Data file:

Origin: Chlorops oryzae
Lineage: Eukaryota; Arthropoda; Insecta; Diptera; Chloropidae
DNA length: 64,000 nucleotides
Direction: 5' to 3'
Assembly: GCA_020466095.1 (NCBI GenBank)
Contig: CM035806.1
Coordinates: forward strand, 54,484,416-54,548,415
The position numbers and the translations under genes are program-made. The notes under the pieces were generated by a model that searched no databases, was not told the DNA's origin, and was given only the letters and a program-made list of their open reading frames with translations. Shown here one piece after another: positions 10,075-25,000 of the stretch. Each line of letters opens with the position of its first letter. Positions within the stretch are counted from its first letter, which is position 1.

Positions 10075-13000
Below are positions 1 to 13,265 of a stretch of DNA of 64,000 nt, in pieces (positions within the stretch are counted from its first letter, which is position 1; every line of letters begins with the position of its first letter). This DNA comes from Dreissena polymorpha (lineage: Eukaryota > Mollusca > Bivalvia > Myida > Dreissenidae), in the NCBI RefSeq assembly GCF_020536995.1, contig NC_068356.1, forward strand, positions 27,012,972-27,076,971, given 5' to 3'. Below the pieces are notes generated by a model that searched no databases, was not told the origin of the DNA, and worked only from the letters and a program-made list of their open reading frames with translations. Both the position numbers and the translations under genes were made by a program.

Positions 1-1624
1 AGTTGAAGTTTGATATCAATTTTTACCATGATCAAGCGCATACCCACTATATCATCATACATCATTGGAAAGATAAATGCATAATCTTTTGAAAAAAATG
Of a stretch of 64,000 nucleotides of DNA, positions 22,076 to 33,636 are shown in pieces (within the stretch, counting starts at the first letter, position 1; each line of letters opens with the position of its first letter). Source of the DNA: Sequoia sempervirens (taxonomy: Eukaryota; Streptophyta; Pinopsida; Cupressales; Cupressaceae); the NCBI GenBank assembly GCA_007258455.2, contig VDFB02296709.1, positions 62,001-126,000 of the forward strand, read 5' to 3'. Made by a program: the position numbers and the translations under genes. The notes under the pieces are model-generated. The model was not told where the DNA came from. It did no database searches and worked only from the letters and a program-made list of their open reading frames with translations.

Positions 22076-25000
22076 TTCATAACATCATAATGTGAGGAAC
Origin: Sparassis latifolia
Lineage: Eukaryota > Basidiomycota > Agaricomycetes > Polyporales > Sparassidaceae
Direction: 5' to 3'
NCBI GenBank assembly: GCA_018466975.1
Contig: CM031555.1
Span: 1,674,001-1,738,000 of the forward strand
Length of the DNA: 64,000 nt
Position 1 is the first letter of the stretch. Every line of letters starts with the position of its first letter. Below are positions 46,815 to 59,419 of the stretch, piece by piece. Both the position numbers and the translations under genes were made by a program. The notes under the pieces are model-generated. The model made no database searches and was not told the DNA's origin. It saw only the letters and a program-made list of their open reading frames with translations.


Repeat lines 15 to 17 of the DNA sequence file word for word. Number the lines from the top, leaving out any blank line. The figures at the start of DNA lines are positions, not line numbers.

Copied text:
22076 TTCATAACATCATAATGTGAGGAAC
Origin: Sparassis latifolia
Lineage: Eukaryota > Basidiomycota > Agaricomycetes > Polyporales > Sparassidaceae